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Title: The ethics of the willing : an ethnography of Post-Soviet Neo-Liberalism
Author: Ozoliņa-Fitzgerald, Liene
ISNI:       0000 0004 5352 2902
Awarding Body: London School of Economics and Political Science (University of London)
Current Institution: London School of Economics and Political Science (University of London)
Date of Award: 2014
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This dissertation is an ethnographic exploration of neo-liberal political subjectivity formation in post-Soviet Latvia. While Latvia has been one of the ‘catching-up’ economies of Eastern Europe, striving to approximate metric and symbolic ‘European standards’, I put forward here an investigation of ‘catching-up’ subjectivities as the flipside of this process. This enquiry is based upon a premise that a political system is never sustained only by its institutional structure; it is always also a mode of life, ways of being and knowing, particular systems of intelligibility and ordinary ethics. Therefore this study integrates a Foucauldian approach with insights from anthropological theories of subjectivity and the state, and postcolonial theories to investigate the process of neo-liberal political reforms in post-1991 Latvia as underpinned by shifts in perceptions of self vis-à-vis the state. Enabled by the ethnographic perspective, this research puts these ‘catching-up’ subjectivities to scrutiny rather than taking them for granted. Locating this investigation in an unemployment office in Riga, I explore individuals’ engagement with notions of ‘work on self’, individual responsibility, and ‘livable’ life in an ethnographically grounded way. The empirical chapters of the dissertation can be read as a map of a quest to give sociological substance to the concept of neo-liberal political subjectivity in conversation with the participant observation and narrative data. I argue that it is not sufficient to posit the Latvian story as a case of top-down subjectification, instituted through the ‘catching-up’ discourse of the post-Soviet governing elites. Exposed to ethnographic scrutiny, the process of neo-liberal political change comes into sharper relief as not simply accepted or resisted by the subjects that it seeks to form. I argue that we need to consider the logic of neoliberalism in an inverted way and to theorise neo-liberal political subjectivity in affective terms, constituted through geo-politically and historically formed anxieties and intimacies.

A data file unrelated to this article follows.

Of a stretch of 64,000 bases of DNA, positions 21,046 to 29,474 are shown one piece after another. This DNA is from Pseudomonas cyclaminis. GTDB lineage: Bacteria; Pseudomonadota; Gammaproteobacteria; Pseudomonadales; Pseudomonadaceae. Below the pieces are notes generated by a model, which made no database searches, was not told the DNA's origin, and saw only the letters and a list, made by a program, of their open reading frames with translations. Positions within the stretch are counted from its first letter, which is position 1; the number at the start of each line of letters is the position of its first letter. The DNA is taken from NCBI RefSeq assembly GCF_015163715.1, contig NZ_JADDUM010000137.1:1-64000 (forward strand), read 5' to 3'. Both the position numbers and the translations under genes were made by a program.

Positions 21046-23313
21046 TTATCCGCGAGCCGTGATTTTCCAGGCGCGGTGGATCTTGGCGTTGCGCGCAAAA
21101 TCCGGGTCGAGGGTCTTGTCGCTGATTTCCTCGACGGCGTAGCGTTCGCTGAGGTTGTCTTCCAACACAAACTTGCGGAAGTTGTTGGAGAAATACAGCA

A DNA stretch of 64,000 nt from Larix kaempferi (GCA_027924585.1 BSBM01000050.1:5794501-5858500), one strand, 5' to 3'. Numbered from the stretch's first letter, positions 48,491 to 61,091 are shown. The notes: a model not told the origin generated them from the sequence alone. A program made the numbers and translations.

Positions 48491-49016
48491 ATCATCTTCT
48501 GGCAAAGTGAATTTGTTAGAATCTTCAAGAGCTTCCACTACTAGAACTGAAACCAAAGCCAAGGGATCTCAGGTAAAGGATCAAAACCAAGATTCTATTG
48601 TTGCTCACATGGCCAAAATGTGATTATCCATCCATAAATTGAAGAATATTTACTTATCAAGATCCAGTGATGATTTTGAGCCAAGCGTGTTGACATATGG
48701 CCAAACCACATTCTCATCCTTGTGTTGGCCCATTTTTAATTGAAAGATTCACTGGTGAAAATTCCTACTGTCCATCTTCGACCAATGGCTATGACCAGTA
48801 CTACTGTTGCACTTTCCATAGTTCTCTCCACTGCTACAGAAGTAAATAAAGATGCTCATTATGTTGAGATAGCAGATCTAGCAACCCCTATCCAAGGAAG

Supervisor: Not available Sponsor: Not available
Qualification Name: Thesis (Ph.D.) Qualification Level: Doctoral
EThOS ID:  DOI: Not available
Keywords: HM Sociology